They said, “Gas was buoyed by the hottest June ever recorded and the latest EIA 914 data point, which showed stagnating production growth. Energy stocks were especially volatile and had healthy gains by midmonth before giving them back in the last 10 days of the month as the broader market tested new lows. The broader market ended June down 5.4% while exploration and production shares finished down 6.1% and the Oil Service Index (OSX) dropped 4.7%. This was after the OSX was pummeled for 19% the month before.”

Raymond James analysts observed, “Crude oil has recently rebound along with the broader markets. The September contract is now hovering in the mid-$70s after continuing to find support at $70/bbl. In the short-run, we remain cautious due to the bloated domestic inventory levels and the global economy. However, incremental supply projects continue to be delayed, which should constrict long-term supply (bullish long-term picture).”

As for natural gas, they said, “Weather has continued to be much warmer than usual, which is having a large impact on the week-to-week storage injections. The weather-intensity we have experienced since May has pushed storage into a year-over-year deficit.”

Aside from increased weather-related demand, Raymond James observed, “The market is beginning to trend looser when compared with last year, which has brought July prices back down to the $4.50/Mcf range. The market still appears to be looking ahead at an oversupplied summer, and we think the growing supply outweighs any recovering demand and will push prices lower.”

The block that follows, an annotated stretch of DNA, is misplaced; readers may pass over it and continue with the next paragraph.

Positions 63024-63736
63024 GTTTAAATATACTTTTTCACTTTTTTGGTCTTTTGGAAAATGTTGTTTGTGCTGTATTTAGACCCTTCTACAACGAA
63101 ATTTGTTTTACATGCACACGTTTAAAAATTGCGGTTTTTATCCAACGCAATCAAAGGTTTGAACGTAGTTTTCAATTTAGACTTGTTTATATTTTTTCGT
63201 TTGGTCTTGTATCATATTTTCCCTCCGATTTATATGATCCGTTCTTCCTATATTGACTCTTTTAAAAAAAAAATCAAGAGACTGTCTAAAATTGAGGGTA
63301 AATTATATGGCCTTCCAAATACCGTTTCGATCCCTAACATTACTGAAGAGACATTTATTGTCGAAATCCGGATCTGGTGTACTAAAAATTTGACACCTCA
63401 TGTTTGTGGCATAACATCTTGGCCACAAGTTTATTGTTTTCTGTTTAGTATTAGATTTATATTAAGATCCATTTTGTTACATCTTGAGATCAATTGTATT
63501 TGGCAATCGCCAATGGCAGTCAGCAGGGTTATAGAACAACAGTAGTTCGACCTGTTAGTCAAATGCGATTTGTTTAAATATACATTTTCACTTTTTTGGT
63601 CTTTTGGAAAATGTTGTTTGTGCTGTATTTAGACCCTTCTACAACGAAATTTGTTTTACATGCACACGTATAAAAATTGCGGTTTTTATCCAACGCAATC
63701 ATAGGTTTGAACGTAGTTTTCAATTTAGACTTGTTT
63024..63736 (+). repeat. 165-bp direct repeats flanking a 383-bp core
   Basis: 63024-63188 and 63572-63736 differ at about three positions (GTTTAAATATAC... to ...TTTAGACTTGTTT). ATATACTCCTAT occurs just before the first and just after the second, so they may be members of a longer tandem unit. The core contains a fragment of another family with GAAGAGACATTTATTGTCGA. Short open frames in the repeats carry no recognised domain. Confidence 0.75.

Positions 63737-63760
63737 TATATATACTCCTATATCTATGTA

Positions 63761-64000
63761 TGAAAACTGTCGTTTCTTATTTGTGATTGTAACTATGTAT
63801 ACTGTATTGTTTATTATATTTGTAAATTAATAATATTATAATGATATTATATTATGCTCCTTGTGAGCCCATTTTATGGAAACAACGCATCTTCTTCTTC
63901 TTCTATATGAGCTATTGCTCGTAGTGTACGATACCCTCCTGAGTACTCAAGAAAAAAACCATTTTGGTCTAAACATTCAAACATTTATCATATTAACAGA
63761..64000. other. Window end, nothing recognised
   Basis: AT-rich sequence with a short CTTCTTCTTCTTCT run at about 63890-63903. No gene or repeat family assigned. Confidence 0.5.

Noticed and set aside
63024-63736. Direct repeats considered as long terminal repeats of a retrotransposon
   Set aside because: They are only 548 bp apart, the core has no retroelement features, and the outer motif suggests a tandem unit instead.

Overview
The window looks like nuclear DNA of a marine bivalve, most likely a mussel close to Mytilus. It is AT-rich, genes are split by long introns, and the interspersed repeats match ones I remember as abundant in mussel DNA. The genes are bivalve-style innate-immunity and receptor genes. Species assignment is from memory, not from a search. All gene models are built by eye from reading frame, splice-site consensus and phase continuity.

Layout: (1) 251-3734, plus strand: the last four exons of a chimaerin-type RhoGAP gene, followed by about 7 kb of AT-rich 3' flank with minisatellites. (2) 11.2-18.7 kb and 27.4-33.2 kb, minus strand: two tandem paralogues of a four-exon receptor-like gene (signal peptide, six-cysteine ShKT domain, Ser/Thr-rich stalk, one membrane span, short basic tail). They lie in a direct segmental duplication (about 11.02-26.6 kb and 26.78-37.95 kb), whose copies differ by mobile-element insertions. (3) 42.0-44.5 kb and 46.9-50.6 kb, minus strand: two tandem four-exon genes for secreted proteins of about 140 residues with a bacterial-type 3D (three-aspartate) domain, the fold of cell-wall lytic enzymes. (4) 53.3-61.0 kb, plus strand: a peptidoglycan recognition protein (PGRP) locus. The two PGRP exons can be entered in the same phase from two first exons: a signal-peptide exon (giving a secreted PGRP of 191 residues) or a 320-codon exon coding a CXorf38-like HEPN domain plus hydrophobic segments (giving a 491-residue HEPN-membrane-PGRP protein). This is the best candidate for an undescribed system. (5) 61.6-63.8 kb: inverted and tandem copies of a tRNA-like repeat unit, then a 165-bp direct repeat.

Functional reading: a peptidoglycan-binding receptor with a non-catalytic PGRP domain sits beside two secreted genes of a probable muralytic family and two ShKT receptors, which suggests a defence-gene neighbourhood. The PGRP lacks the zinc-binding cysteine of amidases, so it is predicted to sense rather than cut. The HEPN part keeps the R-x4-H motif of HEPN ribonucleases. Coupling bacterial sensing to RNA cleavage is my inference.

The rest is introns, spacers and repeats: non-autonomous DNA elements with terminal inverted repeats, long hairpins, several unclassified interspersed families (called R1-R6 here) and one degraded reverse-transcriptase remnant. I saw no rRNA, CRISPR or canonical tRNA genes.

They added, “The broader [equity] market pulled back for the second consecutive month, falling over 5% during June. Energy stocks were down as well, although E&P and coal stocks were noticeably weaker. Energy stocks had fallen significantly since peaking in late April but have only recently started to retrace these losses. So far in July, the broader markets are up about 4%, E&P stocks are up 3%, and the OSX has rebounded a solid 7.5%.”

Energy prices
The September contract for benchmark US light, sweet crudes jumped by $2.74 to $79.30/bbl July 22 on the New York Mercantile Exchange. The October contract escalated $2.64 to $79.64/bbl. On the US spot market, WTI at Cushing, Okla., shot up $3.02 to $79.30/bbl as it realigned with the front-month futures contract. Heating oil for August delivery increased 7.32¢ to $2.06/gal on NYMEX. Reformulated blend stock for oxygenate blending for the same month rose 7.88¢ to $2.15/gal.

The August natural gas contract jumped 13¢ to $4.64/MMbtu on NYMEX. On the US spot market, gas at Henry Hub, La., inched up 0.5¢ but the closing price was essentially unchanged at a rounded $4.69/MMbtu.

In London, the September IPE contract for North Sea Brent crude was up $2.45 to $77.82/bbl. Gas oil for August gained $16.25 to $653.25/tonne.

The average price for the Organization of Petroleum Exporting Countries' basket of 12 reference crudes increased 31¢ to $73.47/bbl.

Contact Sam Fletcher at